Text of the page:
Monday, June 27, 2011

Appaloosa Part II


To conclude our Appaloosa adventures, here are the rest of the steps I took to finish up the Callahan from the previous post.  Unfortunately, I forgot to take pictures from the hand-detailing stage!  But here's the gist of what I did...

The paint on Callahan's eyes was scritched off to reveal white bisque.  On one side, brown and black underglaze paints were applied to create a brown eye- on the other, dark gray, light & medium blue, and finally black were used to create a blue eye, as requested.  Actually, I do have a graphic of my blue eye steps, from a former RESS article.  I'll post that here, since I own the copyright, and some of y'all might be curious:


The rest of the detailing involved a little more scritching, adding a few more spots in brown & black, painting growth rings & stripes in a shell color, washing light grey around the face mottling, kissy spots and undercarriage, streaking the mane and tail in black, and painting the chestnuts in a taupe color. Oh- and I sprayed his nose and under-bits with pink.

Next came glazing!  I sprayed Mayco's C-105 Crystal Clear (now, sadly, discontinued) in 3 solid layers (he actually needed a 4th- I had to run him through a 2nd glaze fire with another layer!).  This is what he looked like, before he went into the kiln:

I always think it is magical how they go from that solid, powdery pastel stage to the final shiny finish.  Here he is all done:

He was a tremendously fun piece to work on, and I hope his owner is as happy with him as I am!  Now it is back to the studio to finish up some other projects, and hopefully soon, fit a little sculpting in!  In the meantime, I leave you with some fun images from up this way.  Summer is slowly beginning to appear (not today, though!).  Our region is known for growing lavender amongst things- so of course we had to plant some in our yard!  Our really nifty English lavender is just barely beginning to bloom, but I saw a giant honeybee buzzing around our very much blooming Spanish lavender the other day, just begging to be photographed, so I grabbed my camera:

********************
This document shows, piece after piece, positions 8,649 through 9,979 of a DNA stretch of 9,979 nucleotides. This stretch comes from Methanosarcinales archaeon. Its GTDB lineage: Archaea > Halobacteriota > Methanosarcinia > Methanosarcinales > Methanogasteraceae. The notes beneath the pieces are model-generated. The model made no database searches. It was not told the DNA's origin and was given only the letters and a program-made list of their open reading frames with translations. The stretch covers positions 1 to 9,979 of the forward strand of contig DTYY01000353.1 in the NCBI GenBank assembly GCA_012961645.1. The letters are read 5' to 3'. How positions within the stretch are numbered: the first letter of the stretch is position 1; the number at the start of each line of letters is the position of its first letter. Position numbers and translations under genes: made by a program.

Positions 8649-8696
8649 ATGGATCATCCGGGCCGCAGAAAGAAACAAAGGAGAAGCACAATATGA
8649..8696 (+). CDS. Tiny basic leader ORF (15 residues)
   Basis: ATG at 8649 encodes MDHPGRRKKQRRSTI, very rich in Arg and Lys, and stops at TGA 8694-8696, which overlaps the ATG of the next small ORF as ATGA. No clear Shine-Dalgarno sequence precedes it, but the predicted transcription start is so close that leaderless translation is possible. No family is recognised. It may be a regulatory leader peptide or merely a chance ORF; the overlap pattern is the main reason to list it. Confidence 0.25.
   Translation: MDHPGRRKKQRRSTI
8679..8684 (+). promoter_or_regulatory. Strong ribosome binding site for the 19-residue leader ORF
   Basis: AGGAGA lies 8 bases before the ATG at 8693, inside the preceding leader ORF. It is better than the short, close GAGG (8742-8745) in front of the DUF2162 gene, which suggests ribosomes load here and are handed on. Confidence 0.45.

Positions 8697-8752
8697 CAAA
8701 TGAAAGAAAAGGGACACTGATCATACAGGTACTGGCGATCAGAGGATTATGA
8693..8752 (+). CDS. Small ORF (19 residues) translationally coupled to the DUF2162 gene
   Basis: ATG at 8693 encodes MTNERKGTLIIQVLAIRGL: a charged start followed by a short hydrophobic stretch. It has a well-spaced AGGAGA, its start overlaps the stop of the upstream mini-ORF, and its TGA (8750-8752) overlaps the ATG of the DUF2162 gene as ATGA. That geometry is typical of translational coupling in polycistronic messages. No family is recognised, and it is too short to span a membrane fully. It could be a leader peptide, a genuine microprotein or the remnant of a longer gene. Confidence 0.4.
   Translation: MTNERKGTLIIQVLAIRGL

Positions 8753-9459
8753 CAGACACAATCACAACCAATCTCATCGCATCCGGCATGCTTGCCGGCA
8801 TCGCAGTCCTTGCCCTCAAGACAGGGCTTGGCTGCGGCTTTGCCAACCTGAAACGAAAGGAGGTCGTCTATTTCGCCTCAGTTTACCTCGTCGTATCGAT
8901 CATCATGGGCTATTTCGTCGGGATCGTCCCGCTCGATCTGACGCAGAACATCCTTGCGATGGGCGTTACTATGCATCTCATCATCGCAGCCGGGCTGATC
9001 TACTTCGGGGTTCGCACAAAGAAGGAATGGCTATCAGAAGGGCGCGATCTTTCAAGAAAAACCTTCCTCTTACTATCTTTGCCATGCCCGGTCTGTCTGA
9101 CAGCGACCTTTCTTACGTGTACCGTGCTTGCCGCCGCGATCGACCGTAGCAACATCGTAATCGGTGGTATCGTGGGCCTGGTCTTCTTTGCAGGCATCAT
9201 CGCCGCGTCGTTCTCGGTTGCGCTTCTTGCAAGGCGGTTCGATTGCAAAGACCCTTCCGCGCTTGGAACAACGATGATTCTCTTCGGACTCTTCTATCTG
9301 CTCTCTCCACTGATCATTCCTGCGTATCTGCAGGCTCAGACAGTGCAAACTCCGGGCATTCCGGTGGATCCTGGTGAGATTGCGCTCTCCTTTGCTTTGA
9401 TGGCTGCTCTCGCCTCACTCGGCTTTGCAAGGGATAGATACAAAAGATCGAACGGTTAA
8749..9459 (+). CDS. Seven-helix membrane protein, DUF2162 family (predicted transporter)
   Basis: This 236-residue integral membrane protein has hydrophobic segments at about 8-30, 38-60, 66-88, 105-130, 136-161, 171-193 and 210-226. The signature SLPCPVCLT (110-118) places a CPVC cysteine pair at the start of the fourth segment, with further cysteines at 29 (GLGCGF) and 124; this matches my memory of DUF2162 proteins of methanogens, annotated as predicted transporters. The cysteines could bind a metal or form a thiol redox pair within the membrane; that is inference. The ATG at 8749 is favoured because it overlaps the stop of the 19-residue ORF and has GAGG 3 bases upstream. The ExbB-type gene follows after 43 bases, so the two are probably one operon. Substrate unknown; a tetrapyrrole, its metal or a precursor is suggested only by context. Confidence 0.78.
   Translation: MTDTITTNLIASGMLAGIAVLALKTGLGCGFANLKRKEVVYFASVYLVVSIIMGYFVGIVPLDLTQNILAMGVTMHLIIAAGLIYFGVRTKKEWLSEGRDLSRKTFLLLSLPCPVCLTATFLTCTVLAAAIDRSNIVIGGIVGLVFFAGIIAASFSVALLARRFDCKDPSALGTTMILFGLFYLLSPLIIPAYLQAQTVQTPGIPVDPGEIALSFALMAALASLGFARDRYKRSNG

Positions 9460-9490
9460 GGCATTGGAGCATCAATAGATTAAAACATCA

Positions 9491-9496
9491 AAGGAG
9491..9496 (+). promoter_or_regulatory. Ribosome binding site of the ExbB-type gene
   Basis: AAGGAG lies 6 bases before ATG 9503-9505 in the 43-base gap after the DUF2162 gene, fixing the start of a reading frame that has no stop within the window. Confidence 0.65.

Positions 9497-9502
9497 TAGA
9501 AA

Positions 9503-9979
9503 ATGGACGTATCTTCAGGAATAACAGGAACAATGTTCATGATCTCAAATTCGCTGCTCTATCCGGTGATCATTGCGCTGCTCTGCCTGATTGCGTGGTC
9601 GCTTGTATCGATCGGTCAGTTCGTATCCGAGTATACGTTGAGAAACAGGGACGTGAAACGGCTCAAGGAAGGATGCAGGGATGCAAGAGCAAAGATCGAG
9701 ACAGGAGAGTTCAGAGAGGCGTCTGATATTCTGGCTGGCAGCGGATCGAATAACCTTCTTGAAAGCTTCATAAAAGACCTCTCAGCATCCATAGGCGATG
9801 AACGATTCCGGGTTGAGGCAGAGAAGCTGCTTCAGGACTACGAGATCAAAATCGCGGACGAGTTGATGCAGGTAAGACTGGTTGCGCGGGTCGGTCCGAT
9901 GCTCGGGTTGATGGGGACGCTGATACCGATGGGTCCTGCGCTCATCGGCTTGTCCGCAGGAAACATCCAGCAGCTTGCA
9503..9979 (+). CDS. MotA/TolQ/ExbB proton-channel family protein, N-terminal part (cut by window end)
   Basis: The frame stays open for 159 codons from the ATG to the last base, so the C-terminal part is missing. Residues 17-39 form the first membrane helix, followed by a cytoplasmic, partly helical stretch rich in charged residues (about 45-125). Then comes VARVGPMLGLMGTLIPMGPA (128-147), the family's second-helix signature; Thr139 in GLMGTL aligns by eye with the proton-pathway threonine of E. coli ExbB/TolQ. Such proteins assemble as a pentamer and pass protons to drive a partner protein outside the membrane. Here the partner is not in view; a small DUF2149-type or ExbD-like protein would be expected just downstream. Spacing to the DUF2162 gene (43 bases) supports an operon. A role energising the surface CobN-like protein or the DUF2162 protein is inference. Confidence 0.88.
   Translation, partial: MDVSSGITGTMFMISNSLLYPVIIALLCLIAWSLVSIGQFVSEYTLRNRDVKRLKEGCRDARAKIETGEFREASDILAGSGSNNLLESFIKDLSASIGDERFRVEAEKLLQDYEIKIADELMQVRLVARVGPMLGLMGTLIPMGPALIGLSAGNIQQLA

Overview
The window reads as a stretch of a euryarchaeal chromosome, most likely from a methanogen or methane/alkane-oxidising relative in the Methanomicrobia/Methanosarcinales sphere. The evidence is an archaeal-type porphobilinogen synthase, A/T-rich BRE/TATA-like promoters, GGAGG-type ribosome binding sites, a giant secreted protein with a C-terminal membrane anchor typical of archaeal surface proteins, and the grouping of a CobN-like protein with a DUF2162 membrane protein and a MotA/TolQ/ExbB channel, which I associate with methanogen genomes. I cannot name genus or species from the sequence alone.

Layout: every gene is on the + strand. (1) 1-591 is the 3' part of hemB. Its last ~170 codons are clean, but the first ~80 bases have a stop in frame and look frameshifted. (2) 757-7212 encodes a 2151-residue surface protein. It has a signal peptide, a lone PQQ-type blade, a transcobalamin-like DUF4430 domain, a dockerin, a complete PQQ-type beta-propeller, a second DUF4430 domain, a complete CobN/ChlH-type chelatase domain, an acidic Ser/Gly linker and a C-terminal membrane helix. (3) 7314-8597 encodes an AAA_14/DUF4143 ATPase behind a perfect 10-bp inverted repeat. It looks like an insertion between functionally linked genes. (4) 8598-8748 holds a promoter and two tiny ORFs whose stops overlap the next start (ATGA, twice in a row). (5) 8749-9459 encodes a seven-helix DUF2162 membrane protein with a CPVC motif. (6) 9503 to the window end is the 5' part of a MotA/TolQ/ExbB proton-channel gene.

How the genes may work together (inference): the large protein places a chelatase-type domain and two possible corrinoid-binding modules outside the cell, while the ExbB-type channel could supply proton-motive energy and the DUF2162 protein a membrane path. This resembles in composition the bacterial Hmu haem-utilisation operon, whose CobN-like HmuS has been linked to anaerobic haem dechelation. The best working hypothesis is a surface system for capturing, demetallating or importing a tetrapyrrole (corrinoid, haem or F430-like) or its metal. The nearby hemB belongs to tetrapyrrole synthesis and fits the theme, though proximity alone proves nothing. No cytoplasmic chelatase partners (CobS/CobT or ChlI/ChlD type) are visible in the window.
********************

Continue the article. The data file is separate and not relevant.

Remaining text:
Our dog Clover was rather curious about it all and came over to investigate and see what was more important than petting her.  This pup tends to have two emotions- elation and self-pity.  Here she is doing her best "Why aren't you paying attention to me?" look.  Our vet calls it her 'Eeyore' face.  Such a silly girl!


Monday, June 13, 2011

Appaloosa Adventures

Hey there!

Zowie- did May really fly by without me posting anything?  I guess I got really carried away by BOYCC!  What a weekend that was.  I had so much fun seeing old friends,meeting new faces, eating very well, and oh yes- playing with shiny ponies! 

For today's post, I thought I'd get a little more technical and discuss some of my methods for finishing ceramic horses in a particular appaloosa pattern.  This sort of blanket/near-leopard pattern is one of my favorites, as it has so much scritchy, fiddly detail!  And when I was asked to do this kind of pattern on the bisque Callahan from last year's sale (I know- I'm woefully behind!  I do have some good excuses...), I was happy to oblige.

For anyone new to this blog or my work, I generally work in low-fire earthenware (with the piece being initially bisqued to cone 04), with layers of underglaze paints, and finally finished off with a top coat of clear, fired-on cone 06 glaze. 

Let's get started. I did not think to take pictures of my very first steps, but they are easily described, and pictures of them would have been pretty boring!  Step one was to mask off the mane and tail and airbrush a thin layer of white over the M/T (it helps me to clean up the edges & do a little scritching at the hairline when white goes on before any other color). Next, I sprayed black over that, in a gradient pattern, according to my reference photos.  Then the masking got removed, and everything was tidied up.  Another bisque firing at this point sets the underglaze paint, makes it a little sturdier, and helps me not to risk rubbing it as much when I proceed to other parts.